OPN Debt ceiling crisis
Economists warn of dire consequences, including default, if the US Congress cannot reach an agreement on the debt ceiling Image Credit: Gulf News

An incredulous world watched America over the last two weeks experiencing what amounted to withdrawal symptoms as negotiators from the White House and the Republican-controlled House of Representatives tried to forge an agreement over the debt ceiling.

The stakes were high, for failure to do so would’ve resulted in a doomsday scenario leading to no less than the collapse of the US economy — and with it eventually the global financial system, given the kingpin role America plays in it.

The problem with the travails of a big power is that these travails often have a ripple effect, rendering them, willy-nilly, as it were, everybody else’s around the world. It is a fact of life we can’t avoid because, to paraphrase Klemens Metternich, when America sneezes, all of us, wherever we happen to be living in this little, global village of ours, catch a darn cold.

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If the term “the debt ceiling” appears arcane to you and me, not to mention Aunt Mariam, it is because only two countries in the world, the United States and Denmark, have had it written into their laws — though only in the former is it a political hot potato that drive the executive branch of government and the opposition in Congress to locking horns over it.

As a term, the debt ceiling may sound arcane but in practice it is simplicity itself — it is simply a law put in place by the legislature restricting the amount of money the federal government can borrow to pay its bills each fiscal year.

The law was introduced in 1917, and the amount allotted annually increased since that time to reflect demographic growth, inflation, unemployment and the like, and done so under every president since Herbert Hoover, who served as the 31st chief executive in the White House from 1929 to 1933.

The law effectively put a “ceiling” on that amount in order to rein in the freedom of federal agencies to spend however much they seemingly pleased, leading to a deficit in their budgets.

In short, a default would send shock waves through the global financial system, shattering the $24 trillion market for Treasury debt, causing financial markets to freeze, which in turn would trigger an international crisis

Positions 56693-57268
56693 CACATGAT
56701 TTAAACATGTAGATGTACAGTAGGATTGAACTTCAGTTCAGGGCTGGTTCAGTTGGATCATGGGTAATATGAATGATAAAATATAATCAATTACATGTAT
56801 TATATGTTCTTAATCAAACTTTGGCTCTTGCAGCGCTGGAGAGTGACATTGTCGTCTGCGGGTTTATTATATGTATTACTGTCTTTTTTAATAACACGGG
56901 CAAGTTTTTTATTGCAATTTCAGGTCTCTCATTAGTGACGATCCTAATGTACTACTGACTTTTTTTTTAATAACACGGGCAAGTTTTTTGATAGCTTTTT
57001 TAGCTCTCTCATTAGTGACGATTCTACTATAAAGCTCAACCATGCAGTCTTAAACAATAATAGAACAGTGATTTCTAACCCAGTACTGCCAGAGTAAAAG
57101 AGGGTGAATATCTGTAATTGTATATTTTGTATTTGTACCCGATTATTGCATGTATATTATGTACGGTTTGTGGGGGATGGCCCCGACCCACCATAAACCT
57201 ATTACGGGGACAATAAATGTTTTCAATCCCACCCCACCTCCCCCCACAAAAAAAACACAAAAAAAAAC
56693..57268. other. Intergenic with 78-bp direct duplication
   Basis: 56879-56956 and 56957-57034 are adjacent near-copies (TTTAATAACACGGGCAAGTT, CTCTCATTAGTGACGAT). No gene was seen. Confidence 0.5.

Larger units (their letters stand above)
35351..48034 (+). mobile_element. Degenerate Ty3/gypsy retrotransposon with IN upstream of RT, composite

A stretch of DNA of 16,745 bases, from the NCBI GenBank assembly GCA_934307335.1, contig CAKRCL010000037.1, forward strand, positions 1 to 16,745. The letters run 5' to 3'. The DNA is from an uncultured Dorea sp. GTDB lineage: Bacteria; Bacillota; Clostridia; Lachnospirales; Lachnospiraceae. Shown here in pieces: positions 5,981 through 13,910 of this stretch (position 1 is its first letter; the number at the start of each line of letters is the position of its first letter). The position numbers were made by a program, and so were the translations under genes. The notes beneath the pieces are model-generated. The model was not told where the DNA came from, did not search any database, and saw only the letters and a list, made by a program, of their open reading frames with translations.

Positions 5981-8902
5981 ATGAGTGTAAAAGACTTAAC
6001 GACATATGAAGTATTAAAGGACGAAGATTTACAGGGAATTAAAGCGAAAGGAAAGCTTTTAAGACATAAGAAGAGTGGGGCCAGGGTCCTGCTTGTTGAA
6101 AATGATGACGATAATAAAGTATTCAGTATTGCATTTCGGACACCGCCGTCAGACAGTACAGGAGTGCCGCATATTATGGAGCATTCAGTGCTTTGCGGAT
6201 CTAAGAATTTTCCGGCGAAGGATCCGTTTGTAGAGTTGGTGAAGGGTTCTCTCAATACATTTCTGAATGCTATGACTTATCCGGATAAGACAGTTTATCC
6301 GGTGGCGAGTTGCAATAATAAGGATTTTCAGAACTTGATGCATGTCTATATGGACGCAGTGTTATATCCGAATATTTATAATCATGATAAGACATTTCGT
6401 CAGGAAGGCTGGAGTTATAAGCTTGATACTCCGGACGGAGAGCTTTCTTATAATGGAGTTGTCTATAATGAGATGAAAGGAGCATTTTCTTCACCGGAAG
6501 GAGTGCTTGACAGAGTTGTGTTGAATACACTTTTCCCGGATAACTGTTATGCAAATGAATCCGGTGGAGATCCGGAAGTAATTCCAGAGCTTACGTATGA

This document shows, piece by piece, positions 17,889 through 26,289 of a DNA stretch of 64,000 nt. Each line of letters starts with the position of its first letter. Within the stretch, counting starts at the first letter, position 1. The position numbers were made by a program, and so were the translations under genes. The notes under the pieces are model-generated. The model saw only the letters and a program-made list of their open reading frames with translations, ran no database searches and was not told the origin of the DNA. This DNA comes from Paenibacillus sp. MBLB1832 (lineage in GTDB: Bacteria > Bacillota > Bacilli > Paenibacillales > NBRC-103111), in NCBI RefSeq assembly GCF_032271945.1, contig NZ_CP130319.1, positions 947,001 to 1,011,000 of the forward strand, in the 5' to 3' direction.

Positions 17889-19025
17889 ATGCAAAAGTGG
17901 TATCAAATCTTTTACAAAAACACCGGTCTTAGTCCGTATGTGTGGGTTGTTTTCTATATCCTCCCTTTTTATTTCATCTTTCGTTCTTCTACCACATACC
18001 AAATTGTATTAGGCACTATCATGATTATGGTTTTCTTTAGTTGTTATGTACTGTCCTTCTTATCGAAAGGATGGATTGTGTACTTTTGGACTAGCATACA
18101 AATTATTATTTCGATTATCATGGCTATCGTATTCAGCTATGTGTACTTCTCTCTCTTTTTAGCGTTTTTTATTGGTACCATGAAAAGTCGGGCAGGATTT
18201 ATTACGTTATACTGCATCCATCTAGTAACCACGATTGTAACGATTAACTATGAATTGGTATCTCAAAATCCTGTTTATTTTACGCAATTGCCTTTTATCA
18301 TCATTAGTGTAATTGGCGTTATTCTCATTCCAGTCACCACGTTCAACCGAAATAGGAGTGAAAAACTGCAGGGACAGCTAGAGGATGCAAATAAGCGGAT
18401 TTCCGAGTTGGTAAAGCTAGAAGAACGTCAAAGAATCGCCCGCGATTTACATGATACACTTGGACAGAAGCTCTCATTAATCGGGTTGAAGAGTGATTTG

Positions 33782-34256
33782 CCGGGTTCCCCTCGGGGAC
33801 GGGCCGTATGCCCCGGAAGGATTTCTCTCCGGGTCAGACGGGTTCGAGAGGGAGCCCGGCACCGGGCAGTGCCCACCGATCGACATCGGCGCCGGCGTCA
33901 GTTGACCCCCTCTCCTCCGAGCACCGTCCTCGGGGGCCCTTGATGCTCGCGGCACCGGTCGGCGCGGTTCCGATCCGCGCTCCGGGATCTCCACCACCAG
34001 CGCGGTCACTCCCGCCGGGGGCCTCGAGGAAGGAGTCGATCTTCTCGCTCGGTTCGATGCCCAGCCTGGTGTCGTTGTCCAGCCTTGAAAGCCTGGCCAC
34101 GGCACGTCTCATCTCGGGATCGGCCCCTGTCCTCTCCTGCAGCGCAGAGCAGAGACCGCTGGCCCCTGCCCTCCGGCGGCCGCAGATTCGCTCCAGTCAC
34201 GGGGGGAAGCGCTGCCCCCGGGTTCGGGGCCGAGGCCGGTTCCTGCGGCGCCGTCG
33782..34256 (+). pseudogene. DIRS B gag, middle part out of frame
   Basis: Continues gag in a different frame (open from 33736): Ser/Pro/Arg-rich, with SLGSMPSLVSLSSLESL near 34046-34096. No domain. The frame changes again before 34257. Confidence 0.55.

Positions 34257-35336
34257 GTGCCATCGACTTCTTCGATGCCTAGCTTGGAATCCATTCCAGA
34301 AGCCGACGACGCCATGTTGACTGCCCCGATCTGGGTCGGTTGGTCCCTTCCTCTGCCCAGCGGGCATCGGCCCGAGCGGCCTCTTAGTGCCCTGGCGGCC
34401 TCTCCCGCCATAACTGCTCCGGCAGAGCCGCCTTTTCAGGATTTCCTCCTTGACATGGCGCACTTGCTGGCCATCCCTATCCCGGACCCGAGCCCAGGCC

Can America go into default?

The Biden administration wanted the debt ceiling for the next fiscal year to be raised by $2.5 trillion to a total of $31.4 trillion, and wanted it done by June 1, a deadline that, were it not met, would see America go into default — for the first time in its history.

And if you think Americans are overreacting when they view this as a fiscal calamity, consider this: If the government defaults, that means it will, for example, fail to pay senior citizens their monthly social security checks (on which many of the 60 million Americans who receive them depend for a living) and Medicare costs (on which they depend for health care); members of the military and federal workers their salaries (the government being the largest employer in the country, with 4.2 million full-time employees); and the needy in food stamps (amounting to $114 billion annually).

Were a default to occur, experts estimated that the economy would crash, the value of the dollar would tumble and more than 8 million jobs would be wiped out — eventually sending the United States crashing into recession.

Surely, the prospect of the economy of the richest and most powerful nation in history, the trendsetter in the global dialogue of cultures, going into a tailspin is unthinkable.

But June 1 was a deadline to meet as President Biden, with whom the Republican Speaker of the House of Representative had an antagonistic relationship, rushed back home from the G-7 finance conference held at the Toki Messe Convention Center in Niiga, Japan, where the world’s top economic officials met, ironically to discuss the highest emergencies facing the global economy.

“I just can’t believe that [US leaders] would let such a major, major disaster happen, when America finds itself defaulting on its debt”, European Central Bank President Christine Lagarde told CBS on Sunday. “This is not possible and I could believe it would happen”.

Europeans, along with other leaders from around the world, had every reason to be concerned, for the impact of an American default on their own economies would be incalculable.

For starters, let’s not forget that roughly half the world’s foreign currency reserves are held in dollars, and nations, rich and poor, far and wide, have traditionally looked to US Treasury bonds to safeguard their own economies. And most knew that a default would deal an uppercut to the dollar, not to mention a left hook to America’s standing abroad. 

In short, a default would send shock waves through the global financial system, shattering the $24 trillion market for Treasury debt, causing financial markets to freeze, which in turn would trigger an international crisis.

“In the event of a default”, said Mark Zandt, chief economist at Moody’s Analytics, “no corner of the global economy would be spared”. And Edward Prassard, professor of Trade policy at Cornell University and senior fellow at Brookings Institute, said: “A debt default would be a cataclysmic event, an unpredictable but dramatic fallout on the global markets”.

Well, that, I say, is our problem. We can’t move away from the big guy sneezing right into our darn face.

— Fawaz Turki is a noted academic, journalist and author based in the US. He is the author of The Disinherited: Journal of a Palestinian Exile.